In order to address long-standing economic challenges, in 2016 the Government of Egypt (GOE) put in place a major economic reform program to restore macroeconomic stability and to promote inclusive growth. As a result, there are early signs that the economy is rebounding and Egypt’s economic outlook is becoming more favorable. However, it is less clear how the ongoing reform program is affecting households, especially the poor. To shed light on this question, this paper uses an economy-wide model to estimate the distributional impacts of the energy subsidy cuts in 2014, 2016, and 2017, the currency devaluation at the end of 2016, and the expected complete phasing out of energy subsidies over the coming years.
Results suggest that the reform program reduces economic growth by a modest 2.5 to 2.6 percent in the short-run, but accelerates economic growth in the longer run by 0.6 to 1.8 percent, even if energy subsidies continue to be phased out. In the short-term, only mining and construction are likely to benefit from the reform program, whereas in the longer-term other sectors, such as agriculture, agro-processing, and non-transport services stand to gain. Results also show that household consumption may have gone down between 3.8 and 4.6 percent overall, but that the increase in food subsidies and the introduction of the cash transfer program, Takaful and Karama, helped to mitigate the impacts on the poor.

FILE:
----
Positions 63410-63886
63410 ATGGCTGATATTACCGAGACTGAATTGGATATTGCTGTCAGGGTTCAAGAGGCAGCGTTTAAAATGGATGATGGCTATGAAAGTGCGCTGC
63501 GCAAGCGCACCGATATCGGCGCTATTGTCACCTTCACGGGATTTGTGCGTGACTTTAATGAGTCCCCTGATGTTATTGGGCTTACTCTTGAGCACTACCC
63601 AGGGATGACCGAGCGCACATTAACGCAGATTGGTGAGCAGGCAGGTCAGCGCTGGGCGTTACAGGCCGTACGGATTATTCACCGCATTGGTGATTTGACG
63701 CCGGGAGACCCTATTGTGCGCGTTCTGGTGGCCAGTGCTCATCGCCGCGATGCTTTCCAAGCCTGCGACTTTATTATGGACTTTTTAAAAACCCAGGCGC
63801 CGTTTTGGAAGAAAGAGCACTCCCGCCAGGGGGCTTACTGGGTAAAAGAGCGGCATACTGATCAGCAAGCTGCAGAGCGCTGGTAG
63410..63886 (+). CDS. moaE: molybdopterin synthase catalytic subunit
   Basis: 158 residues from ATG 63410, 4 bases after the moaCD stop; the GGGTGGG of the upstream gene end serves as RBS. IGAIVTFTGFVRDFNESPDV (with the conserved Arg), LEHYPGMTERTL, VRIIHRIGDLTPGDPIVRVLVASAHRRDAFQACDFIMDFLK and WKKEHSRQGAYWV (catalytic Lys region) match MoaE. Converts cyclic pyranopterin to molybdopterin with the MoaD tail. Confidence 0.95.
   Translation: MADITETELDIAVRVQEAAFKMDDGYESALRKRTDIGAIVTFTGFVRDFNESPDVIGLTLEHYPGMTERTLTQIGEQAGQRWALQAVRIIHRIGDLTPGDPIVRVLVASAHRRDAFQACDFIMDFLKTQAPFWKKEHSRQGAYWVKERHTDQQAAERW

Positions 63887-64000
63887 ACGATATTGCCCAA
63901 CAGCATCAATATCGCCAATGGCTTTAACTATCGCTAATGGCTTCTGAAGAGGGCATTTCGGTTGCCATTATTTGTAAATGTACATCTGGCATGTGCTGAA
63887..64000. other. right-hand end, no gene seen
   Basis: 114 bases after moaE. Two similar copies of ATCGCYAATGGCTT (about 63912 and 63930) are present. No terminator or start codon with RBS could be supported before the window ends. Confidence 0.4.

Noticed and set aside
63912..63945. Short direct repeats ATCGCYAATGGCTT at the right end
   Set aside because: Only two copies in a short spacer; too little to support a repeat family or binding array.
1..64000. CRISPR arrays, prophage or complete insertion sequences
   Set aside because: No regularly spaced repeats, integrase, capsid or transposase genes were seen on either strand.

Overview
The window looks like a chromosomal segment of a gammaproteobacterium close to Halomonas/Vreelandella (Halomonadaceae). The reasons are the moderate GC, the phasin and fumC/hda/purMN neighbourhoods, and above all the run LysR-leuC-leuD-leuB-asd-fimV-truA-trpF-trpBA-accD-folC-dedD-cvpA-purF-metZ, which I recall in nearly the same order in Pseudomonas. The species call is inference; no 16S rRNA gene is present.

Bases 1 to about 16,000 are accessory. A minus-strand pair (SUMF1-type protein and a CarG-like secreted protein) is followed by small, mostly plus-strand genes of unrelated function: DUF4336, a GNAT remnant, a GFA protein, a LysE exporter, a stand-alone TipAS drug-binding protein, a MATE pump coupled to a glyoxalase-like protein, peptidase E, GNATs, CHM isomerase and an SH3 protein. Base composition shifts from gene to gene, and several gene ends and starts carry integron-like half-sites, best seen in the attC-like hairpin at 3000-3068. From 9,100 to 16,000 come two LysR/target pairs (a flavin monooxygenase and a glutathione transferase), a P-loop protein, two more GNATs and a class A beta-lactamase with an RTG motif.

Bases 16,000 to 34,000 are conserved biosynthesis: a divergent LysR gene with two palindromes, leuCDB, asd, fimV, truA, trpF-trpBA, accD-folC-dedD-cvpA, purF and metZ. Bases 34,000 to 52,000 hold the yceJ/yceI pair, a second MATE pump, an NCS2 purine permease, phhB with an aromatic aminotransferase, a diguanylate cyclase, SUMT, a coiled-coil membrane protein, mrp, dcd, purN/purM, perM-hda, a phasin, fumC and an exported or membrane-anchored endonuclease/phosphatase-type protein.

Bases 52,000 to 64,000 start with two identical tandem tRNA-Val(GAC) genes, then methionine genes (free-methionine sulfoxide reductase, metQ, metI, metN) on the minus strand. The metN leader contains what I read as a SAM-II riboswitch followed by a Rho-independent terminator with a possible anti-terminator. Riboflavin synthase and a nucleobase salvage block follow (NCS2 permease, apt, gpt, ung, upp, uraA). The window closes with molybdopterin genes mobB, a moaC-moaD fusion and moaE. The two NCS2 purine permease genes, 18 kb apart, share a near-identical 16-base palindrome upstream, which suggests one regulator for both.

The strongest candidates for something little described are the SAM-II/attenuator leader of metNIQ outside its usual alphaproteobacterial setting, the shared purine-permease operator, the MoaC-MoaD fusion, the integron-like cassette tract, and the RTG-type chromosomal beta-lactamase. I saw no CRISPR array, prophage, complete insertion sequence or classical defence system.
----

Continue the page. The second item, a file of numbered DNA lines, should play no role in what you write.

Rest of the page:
The findings of this paper suggest that the positive momentum that the economic reform program has created should be sustained, including the phasing out of energy subsidies. Yet, there are several measures that would likely accelerate the positive impacts of the reforms, including a more business friendly environment, measures that increase labor market flexibility and restraint in raising public and private sector wages to reap the benefits of real depreciation. Finally, targeted social protection measures should be continued and scaled up.